Dairy cattle breeding performance when grazing the high protein pastures of Uruguay
Tosi, Hugo Ricardo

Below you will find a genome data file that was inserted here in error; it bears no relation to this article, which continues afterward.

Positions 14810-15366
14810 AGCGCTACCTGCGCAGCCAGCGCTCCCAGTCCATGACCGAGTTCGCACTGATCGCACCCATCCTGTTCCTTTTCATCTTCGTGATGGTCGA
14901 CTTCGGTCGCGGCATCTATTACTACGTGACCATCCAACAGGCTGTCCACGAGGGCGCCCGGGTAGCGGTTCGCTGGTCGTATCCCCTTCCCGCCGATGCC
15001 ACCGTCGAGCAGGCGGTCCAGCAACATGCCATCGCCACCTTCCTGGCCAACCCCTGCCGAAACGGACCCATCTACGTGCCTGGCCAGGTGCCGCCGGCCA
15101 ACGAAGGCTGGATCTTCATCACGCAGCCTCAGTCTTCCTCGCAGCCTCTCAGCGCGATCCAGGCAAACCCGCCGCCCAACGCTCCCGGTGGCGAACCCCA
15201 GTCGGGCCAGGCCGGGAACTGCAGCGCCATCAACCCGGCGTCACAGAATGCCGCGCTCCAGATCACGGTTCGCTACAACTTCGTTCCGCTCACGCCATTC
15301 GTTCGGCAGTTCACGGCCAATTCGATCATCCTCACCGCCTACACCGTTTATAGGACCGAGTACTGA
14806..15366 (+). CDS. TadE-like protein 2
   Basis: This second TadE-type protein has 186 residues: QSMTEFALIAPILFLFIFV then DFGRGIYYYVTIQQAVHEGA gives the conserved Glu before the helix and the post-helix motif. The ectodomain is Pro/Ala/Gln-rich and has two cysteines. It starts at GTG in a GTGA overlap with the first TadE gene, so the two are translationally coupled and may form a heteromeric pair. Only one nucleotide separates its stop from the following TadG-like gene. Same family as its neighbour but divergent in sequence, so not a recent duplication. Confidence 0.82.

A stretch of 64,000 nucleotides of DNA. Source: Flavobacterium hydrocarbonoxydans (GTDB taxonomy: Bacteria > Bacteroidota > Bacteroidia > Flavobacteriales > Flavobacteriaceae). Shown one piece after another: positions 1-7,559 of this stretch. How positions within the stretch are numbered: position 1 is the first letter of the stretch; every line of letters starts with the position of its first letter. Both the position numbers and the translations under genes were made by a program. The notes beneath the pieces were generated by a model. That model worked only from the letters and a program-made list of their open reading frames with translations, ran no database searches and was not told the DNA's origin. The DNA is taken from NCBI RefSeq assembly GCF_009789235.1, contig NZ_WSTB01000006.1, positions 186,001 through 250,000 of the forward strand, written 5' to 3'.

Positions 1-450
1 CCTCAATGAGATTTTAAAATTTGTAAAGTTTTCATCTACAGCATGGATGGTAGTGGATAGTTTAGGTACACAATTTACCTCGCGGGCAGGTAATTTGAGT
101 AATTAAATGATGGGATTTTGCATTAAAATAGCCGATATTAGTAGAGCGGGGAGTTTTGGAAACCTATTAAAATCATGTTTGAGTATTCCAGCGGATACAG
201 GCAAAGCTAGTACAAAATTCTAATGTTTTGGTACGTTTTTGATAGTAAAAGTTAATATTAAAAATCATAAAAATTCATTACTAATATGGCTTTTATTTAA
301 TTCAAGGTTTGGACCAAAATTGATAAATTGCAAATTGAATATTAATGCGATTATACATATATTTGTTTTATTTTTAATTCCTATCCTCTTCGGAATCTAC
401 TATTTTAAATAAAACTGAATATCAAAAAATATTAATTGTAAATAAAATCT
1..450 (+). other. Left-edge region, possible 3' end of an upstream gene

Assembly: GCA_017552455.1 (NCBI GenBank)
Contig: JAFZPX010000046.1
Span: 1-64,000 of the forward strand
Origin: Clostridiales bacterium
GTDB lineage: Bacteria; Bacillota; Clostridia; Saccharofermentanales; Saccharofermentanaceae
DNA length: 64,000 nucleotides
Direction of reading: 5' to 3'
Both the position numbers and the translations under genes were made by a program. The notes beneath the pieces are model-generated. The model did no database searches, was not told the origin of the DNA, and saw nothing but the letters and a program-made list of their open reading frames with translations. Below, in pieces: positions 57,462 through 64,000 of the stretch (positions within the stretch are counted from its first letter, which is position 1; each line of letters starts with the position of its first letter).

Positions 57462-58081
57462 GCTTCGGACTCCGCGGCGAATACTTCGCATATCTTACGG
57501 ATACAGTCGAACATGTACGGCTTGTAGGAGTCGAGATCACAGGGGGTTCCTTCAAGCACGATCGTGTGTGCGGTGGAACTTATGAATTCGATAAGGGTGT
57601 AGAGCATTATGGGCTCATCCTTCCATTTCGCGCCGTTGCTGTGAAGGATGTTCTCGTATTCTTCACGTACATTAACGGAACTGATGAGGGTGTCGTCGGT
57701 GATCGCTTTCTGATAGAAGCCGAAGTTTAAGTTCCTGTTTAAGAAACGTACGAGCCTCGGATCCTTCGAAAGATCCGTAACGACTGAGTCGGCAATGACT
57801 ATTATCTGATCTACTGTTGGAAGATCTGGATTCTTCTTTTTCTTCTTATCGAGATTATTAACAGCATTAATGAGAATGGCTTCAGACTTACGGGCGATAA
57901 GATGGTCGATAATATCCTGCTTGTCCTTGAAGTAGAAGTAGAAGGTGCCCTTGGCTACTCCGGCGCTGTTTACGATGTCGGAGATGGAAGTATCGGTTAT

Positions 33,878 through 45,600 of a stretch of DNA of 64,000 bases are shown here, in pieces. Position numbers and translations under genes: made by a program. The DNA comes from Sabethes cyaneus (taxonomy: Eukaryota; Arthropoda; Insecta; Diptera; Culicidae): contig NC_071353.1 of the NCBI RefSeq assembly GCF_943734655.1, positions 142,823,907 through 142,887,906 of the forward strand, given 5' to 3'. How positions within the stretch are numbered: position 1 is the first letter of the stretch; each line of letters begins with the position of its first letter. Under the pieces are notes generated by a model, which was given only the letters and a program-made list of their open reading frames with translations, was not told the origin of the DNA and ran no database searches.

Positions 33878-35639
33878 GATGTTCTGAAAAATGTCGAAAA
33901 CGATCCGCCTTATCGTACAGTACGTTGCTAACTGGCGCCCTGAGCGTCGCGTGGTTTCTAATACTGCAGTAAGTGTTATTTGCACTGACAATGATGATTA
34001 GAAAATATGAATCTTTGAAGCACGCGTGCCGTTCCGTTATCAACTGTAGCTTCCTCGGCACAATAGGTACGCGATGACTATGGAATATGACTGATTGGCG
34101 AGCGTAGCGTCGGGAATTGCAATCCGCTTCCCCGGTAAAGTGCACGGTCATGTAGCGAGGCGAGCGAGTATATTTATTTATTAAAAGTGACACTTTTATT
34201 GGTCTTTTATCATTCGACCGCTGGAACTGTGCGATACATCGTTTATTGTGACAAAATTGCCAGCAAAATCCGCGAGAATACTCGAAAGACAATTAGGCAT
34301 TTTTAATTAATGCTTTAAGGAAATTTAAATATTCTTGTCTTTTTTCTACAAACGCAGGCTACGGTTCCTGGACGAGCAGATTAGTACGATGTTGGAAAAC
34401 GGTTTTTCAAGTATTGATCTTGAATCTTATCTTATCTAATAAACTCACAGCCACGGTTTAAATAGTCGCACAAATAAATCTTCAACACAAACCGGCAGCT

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Management and breeding information of 602 dairy cows and 3696 dairy heifers was obtained from the 1993, 1994 and 1995 records of four farms to study the dairy cattle breeding performance under Uruguayan commercial farming conditions. When diet was based on an unsupplemented legume pasture first service conception rates of lactating cows were 43.2 and 50.3%, services per conception 2.20 and 2.25 and overall pregnancy rates (% of bred) 82 and 88% on two dairy farms, respectively. Lactating cows, from one farm, fed legume pasture supplemented with corn silage and cereal grains showed better performance with first service conception rate being 62.7%, services per conception 1.63 and overall pregnancy rate (% of bred) 90.1%. Dairy heifers grazing legume pastures had better performances than lactating cows grazing legume pasture, but the response was variable among seasons and years. First service conceptions ranged from 63.5 to 75.1, services per conception from 1.27 to 1.81 and overall pregnancy rates from 78.6 to 96.1. Although many factors could have determined the differences observed a dietary effect related to the high CP content of legume pastures was not dismissed. Based on the results obtained from the farm survey two grazing trials were conducted to evaluate the breeding performance of nulliparous Holstein heifers under three dietary treatments with different levels of crude protein. Heifers grazed a red clover ('Trifolium pratense ') pasture as the basic component of the diets. One diet consisted of pasture alone while for the other two corn silage was utilized to supplement pasture and to reduce CP intake. Diet did not affect the breeding performance of heifers as measured by pregnancy rate (% of bred) during the two breeding seasons evaluated (winter and spring) and after two chances of AI. Supplementation with corn silage at 2.0% of BW (DM basis) resulted in a lower proportion of heifers observed in estrus (60.1% vs. 82.6%) and in a lower first service pregnancy rate (50.0% vs 71.4%) during spring. Reduced SUN and increased progesterone levels during the periovulatory phase on heifers fed the high silage diet may have determined the differences observed. It is concluded that high CP content of legume pastures did not affect the breeding performance of Holstein heifers and that supplementation of legume pastures with moderate amounts of silage resulted in heifers with similar chances to become pregnant as herdmates fed on pasture alone. However, when pastures are supplemented with large amounts of silage special strategies for estrus detection should be considered.